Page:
American Strength Legends
space Main Page What's New Events Sign/View Guestbook Survey Links Contact

Bill Kazmaier
Don Reinhoudt
Fred Hatfield
Jon Davis
Paul Anderson
Steve Pulcinella
Tommy Ingalsbe
Siegmund Breitbart
Chief Ironbear Collins
Ed Coan
Cynthia Morrison
Kim Bergman
Gary Mitchel
Mark Keshishian
Jim Voronin

Jamie Harris
Anthony Clark
Shannon Hartnett
Vince Anello
Curtis Leffler
Lester Maslow
Larry Pacifico
Bryan Neese
Gene Bell

space Don ReinhoudtspaceDon Reinhoudtspace
a red line
Don Reinhoudt interview

Don Reinhoudt pictures

Birthdate: March 6, 1945
Height: 6'3.5"
Weight: 360 to 380 lbs.
60" chest
22.75" biceps
18.5" forearms
22" neck
34" thigh

A Biography:
Mr. Donald C. Reinhoudt, Jr. is the First and Only 4 Time-in-a-row IPF Superheavyweight Champion
Born on March 6, 1945, Mr. Reinhoudt is 6'3.5" and 360-380 pounds in competition. He had a 60 inch chest. A 22 inch neck. Twenty-two and three quarters inch biceps. His forearms measured 18.5 inches. Each thigh was a monsterous 34 inches. As you will read, he is one of the strongest men who ever walked on the earth. He was a four time in a row IPF champion (1973 until 1976). He held all of the powerlifting records in his day. Setting and breaking over forty records in his career. He was the first man to break the 2400 pound powerlifting total record. In 1975, he beat the legendary Jon Cole. Of course, his reputation is true. He is the nicest man on the planet.

The below mentioned biography comes from Sons of Samson Volume 2 by David Webster at IronMind.comand numerous other sources.

Mr. Don Reinhoudt came to powerlifting through playing basketball, football and track and field. He was an All-Conference player in football and a varsity letterman in basketball. He put the 12 pound shot 52.5 feet. All of this time, he did not lift a weight because at that time coaches and athletes falsely thought that weight training meant a loss of flexibility known as "muscle-boundness." He attended Parsons College in Iowa under a track and field scholarship. The coaches there introduced him to his destiny: weightlifting. He tried the Olympic style lifts that are heavy on technique, but no one around him knew the proper technique. Nevertheless, he was able to press 330 pounds, snatch 250 pounds and clean and jerk 370 pounds. In all, he competed in 6 Olympic style competitions including the 1967 Junior Nationals. He obtained a degree in finance and fell in love with his future wife Cindy Wyatt. She too was a strength athlete participating in the Pan Am Games in weightlifting and became an American powerlifitng champion from 1997-78. They married in 1969 after three years of courtship. She became his coach and even handed him 600+ pound bars for bench pressing. He was such a classy guy that he would pose for pictures and sign autographs for free during a competition. Simply amazing!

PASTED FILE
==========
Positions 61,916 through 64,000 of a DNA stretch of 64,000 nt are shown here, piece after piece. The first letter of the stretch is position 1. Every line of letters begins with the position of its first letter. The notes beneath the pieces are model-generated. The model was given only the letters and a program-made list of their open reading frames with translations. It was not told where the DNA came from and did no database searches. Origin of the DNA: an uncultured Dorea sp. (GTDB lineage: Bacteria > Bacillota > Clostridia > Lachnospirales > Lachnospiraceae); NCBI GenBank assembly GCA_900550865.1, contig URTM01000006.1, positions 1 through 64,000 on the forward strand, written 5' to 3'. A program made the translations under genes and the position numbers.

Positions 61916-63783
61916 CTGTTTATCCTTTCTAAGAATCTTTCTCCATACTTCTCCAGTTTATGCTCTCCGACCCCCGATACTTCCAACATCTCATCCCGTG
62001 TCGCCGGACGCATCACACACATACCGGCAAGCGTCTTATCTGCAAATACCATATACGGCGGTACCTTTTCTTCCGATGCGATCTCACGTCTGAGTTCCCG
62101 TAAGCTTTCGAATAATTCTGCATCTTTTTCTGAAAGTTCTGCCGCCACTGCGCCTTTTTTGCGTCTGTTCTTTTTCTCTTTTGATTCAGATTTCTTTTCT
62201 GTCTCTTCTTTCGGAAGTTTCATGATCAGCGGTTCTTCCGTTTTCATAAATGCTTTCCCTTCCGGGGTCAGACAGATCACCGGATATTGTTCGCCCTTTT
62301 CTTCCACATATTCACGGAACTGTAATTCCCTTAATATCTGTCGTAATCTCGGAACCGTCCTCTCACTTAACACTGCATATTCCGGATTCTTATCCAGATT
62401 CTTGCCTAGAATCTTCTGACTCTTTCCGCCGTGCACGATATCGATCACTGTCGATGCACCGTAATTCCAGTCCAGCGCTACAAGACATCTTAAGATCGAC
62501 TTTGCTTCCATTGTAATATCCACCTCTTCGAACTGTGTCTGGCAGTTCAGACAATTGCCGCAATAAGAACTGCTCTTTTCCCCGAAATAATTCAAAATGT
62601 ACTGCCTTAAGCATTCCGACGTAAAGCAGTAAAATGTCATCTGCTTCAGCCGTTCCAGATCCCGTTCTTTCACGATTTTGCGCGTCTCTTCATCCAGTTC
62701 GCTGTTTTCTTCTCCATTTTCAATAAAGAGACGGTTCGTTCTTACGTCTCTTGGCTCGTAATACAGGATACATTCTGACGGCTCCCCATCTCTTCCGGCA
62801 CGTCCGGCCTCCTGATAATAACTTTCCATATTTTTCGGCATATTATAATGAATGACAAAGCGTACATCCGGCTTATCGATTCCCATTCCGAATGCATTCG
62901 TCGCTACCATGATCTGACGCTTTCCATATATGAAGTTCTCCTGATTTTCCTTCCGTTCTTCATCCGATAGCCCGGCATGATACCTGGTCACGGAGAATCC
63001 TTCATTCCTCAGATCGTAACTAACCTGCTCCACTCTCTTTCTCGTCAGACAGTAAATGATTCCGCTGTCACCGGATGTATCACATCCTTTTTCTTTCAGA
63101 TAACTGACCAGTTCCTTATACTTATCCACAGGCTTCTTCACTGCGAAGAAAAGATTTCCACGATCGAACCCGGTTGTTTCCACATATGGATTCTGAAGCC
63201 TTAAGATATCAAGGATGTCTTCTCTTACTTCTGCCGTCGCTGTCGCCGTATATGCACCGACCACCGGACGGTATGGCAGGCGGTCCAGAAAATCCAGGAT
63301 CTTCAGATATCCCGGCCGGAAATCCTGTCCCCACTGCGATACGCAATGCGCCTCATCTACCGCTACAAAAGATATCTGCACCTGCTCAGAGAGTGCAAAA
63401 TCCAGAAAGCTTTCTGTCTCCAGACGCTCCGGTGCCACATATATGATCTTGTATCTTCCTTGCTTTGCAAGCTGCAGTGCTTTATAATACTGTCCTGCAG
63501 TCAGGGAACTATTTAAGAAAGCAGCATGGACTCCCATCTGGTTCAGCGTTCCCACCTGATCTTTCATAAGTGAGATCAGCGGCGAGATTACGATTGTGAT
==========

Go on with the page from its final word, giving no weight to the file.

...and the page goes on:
At the AAU World Championships of Powerlifting

Don Reinhoudt participated in powerlifting form its very inception as a legitimate sport in the AAU. He participated in his first world-level contest in 1972. It was called the AAU World Championships which were held on November 10-11, 1972 in Harrisburg, PA. The order of the lifts were as follows: bench, squat and deadlift. This lifting order was insisted upon by the Americans and accepted by the British. In turn, the Americans approved the British extra long knee wraps. So, with that technicality out of the way, the historic event could begin. Five Americans comprised the entire superheavyweight (i.e., over 242 pound) class. No other country had an eligible person who could total the 1800 pound needed to participate at the second ever world championship. John Kuc, Joe White, Paul Wrenn, Jim Williams and a very young Don Reinhoudt were the competitors. The real battle for the championship was between Reinhoudt, Williams and Kuc. In the first lift, the bench press, Don pressed 540, 570 and 590 pounds without any difficulty. In the squat, he lost his balance taking a step backwards with the 800 pounds on the way up. His second attempt of 810 was excellent. His third squat of 830 was not quite as good earning one red and two white lights, but the 830 pounds would count. At the subtotal, Kuc had a massive 1505 pounds, Williams was right behind him with 1501 pounds and mighty Don was in third with 1420 pounds. In the deadlift, Don opened with an easy 730 pound pull. Going for the silver, he made a massive 75 pound jump with his next attempt of 805 pounds. He got it above his knees, but couldn't finish the lift. His third lift did not go as high, but he did get it started. He took home the bronze in the second ever AAU World Championships held in 1972. The next year he would come back and win the championship.

Mr. Reinhoudt's Career Best Lifts

Remember all of these lifts were done without aids such as bench shirts and squat suits! He even hated the use of knee wraps and heavy belts!

Squat(in Competition):937 lbs.
Bench(in Competition):606 lbs.
Deadlift(in Competition):886 lbs.
Powerlifting Total(in Competition):2429 lbs.

In November of 1976, he pulled 904 lbs. above his knees coming very close to completing the pull

Snatch(in Competition):260 lbs.
Clean and Jerk(in Competition):370 lbs.
Olympic Lift Total(in Competition):630 lbs.

Supertotal(from Competitions):3059 lbs.

Squat(Career Best):1000 lbs.
Bench(Career Best):606 lbs.
Deadlift(Career Best):950 lbs.
Powerlifting Total(Career Best):2556 lbs.

Don Reinhoudt's Athletic Resume

Don Reinhoudt's acceptance speech when he was inducted into the York Barbell Hall of Fame

Hit Counter